What is Lab Water?
Lab Water refers to purified water which is used in laboratory experiments. It is the most common reagent used in the laboratory.
Why Water is Important in Lab?
Laboratory performances require delivering accurate and reliable results and meet regulatory requirements while under time pressure. Many tests and procedures significantly depend upon the quality of the lab water being capable of providing consistent and reproducible results.
“Technical standards on water quality have been established by a number of professional organizations, including the American Chemical Society (ACS), ASTM International, the U.S. The ASTM, NCCLS, and ISO 3696 or the International Organization for Standardization classify purified water into Grade 1–3 or Types I–IV depending on the level of purity.”
These standards establishes the context that it is important to ensure the quality of water used in laboratory experiments as it constitutes the predominant component of a reagent. Minimum traces of salts or contaminants can result in unfortunate consequences when culturing cells or performing sensitive analytical measurements of bio-samples. Lab water systems can potentially affect the overall performance in terms of water quality, ease of use, autonomy and convenience.
Different Types of Water and its Application
There are three main types of lab water according to ASTM Standards for Laboratory Reagent Water (ASTM D1193-91). They have been classified by different attributes of the water: Resistivity, Total Organic Carbon(TOC), Bacteria and Endotoxins.
Resistivity: Resistivity measures water’s ability to resist or conduct an electrical charge. As the level of salts and minerals increases in water, the reisitivity decreases, therefore, it is easily and inexpensively monitored in a laboratory. However, please keep in mind that the resistivity of lab water is only a measurement of ionic impurities in the water and does not account for biological contaminants.
Total Organic Carbon (TOC): TOC measures the amount of organic carbon that is found in lab water. The contaminants include biological material, bacterial growth and the chemical activity of living organisms. TOC is typically measured in parts per billion (ppb), for Ultrapure Type I water systems provide TOC less than 10 ppb.
Bacteria: Bacteria are a common source of water contamination and often used to measure the quality of lab water. The number of bacterial cells in the water is counted and reported as the potential to multiple and grow in colony forming units (CFUs) per unit volume(ml). For Type I water systems, bacteria in ultra pure water must be less than 10CFUs bacterial colonies per 1ml of water.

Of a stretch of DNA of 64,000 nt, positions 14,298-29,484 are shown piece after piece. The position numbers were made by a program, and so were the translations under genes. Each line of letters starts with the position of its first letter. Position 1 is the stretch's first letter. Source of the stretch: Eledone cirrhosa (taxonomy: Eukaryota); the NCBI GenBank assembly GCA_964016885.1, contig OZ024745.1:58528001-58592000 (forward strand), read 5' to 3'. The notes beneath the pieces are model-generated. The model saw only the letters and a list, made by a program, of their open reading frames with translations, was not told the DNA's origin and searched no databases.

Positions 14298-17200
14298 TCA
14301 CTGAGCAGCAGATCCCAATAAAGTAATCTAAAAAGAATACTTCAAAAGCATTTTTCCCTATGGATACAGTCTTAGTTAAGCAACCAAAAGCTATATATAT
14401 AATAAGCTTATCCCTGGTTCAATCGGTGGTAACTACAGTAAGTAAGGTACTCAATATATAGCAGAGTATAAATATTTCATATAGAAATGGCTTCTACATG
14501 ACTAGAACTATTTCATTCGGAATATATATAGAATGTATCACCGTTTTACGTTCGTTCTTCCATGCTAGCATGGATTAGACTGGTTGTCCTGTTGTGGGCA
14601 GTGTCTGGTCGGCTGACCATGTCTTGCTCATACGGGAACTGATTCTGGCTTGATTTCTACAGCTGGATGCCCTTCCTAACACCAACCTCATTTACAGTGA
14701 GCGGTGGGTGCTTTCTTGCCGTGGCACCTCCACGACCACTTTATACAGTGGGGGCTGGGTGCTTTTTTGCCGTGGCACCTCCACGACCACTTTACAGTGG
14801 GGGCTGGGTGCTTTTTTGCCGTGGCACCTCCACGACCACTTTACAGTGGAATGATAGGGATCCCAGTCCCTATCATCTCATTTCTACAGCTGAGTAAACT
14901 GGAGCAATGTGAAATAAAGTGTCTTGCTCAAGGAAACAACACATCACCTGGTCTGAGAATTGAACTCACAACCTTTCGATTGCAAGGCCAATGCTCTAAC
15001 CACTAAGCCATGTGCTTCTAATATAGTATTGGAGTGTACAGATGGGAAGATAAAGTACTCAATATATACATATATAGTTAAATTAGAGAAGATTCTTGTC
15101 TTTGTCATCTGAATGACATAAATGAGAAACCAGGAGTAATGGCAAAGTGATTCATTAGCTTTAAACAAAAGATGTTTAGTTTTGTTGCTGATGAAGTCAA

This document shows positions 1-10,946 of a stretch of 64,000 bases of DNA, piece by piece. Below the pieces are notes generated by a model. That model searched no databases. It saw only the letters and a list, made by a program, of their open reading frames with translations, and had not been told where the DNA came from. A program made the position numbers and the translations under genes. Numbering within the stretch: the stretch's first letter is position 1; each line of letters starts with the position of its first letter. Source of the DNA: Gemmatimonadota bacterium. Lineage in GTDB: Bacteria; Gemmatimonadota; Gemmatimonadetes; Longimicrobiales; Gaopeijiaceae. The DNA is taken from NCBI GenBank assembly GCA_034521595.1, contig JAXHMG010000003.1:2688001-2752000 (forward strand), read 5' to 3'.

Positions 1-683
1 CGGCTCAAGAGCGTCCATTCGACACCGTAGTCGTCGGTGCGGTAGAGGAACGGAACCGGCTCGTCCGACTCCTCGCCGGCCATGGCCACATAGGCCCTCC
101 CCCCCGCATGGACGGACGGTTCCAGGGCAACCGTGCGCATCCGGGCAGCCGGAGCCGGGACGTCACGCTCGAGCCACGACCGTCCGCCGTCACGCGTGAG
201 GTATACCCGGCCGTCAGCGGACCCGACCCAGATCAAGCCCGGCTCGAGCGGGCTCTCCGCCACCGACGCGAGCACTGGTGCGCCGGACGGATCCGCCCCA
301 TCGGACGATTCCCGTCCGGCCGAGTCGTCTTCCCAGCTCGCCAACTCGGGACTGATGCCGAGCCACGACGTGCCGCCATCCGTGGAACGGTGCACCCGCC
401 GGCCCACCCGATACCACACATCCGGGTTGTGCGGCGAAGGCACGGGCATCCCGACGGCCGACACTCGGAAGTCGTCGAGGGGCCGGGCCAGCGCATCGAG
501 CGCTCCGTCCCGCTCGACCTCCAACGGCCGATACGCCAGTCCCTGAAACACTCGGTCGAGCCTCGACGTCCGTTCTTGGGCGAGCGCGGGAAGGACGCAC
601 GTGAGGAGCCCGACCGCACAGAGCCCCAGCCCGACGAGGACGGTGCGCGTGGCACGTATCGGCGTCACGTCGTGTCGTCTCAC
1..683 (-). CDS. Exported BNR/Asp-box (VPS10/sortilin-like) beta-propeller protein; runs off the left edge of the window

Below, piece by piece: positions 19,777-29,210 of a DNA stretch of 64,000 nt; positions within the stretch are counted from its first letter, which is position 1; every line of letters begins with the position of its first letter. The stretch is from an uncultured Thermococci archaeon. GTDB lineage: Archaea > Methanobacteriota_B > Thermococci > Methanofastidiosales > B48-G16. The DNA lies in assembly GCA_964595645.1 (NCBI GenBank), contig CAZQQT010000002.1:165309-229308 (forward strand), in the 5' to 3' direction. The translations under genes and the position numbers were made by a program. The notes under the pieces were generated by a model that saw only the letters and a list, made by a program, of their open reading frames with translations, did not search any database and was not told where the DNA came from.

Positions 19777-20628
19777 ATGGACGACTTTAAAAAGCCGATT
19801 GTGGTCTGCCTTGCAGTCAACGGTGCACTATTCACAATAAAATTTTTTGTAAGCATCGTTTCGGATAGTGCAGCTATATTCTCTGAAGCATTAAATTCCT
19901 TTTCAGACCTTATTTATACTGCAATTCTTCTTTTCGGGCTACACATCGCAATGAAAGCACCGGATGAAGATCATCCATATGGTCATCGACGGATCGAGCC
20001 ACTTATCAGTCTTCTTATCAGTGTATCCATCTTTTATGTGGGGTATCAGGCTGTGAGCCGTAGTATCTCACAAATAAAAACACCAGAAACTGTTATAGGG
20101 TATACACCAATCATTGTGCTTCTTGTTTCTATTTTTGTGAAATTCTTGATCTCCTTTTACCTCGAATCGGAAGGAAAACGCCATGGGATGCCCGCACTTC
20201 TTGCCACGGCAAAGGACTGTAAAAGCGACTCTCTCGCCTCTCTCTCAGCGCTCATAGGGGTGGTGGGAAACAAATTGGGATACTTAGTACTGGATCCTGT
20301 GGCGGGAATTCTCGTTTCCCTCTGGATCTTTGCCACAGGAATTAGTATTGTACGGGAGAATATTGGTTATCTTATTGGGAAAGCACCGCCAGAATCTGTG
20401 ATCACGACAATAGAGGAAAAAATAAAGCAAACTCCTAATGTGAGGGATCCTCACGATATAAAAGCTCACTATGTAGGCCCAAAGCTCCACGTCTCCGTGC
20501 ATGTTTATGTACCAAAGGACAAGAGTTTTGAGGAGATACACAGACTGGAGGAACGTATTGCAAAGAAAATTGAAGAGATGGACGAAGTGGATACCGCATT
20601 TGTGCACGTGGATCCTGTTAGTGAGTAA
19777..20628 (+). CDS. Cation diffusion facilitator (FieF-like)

Endotoxins: Endotoxin is a component of the exterior cell wall of Gram-negative bacteria called lipopolysaccharide (LPS) from the horseshoe crab. These toxics in lab water can negatively affect the measurement of water purity. Type 1 water quality systems typically have measurements of less than 0.03 Endotoxin Units per 1ml of water.
Three Types of Laboratory Water
Primary Grade Lab Water：ASTM Type III Pure Water
Type III grade lab water, also refer to as RO water, is water produced uses carbon filtration and the reverse osmosis (RO) purification technology. It is the most cost-effective way to reduce water contaminants and it is typically the starting point for basic lab applications, including feeding glassware washing machines and autoclaves to clean glassware, heating baths or media preparation. It can also be used as a feed water for Type I water production.
Pure Grade Lab Water：ASTM Type II Pure Water
Also known as general laboratory grade water, Type II water is produced through a combination of filtration system, which has a resistivity of 1-15MΩ-cm, making it suitable for general applications such as buffer and media production, general lab/clinical practices and general spectrophotometry. It is also used as a feed water for Type I water production.
Ultrapure Water：ASTM Type I Ultrapure Water
With a resistivity of 18.2 MΩ-cm at 25°C, Type I Ultrpure water is a requirement for highly sensitive analytical laboratories, such as:
- Cell and Tissue Cultures
- High Performance Liquid Chromatography (HPLC), Gas Chromatography(GC)
- Inductively Coupled Plasma Mass Spectrometry (ICP-MS)
- Polymerase Chain Reaction (PCR)
- In Vitro Fertilisation (IVF)
And other highly sensitive analysis.
Underestimating the lab water needs can cost downtime and lose of experiments to the laboratory, knowing the type of water your lab needs, the top flow rate and the peak laboratory demands will help you when selecting the correct water purification system for your lab.
Learn more about water purification systems offered at Heal Force.com or contact us today to get the right water purification system you need!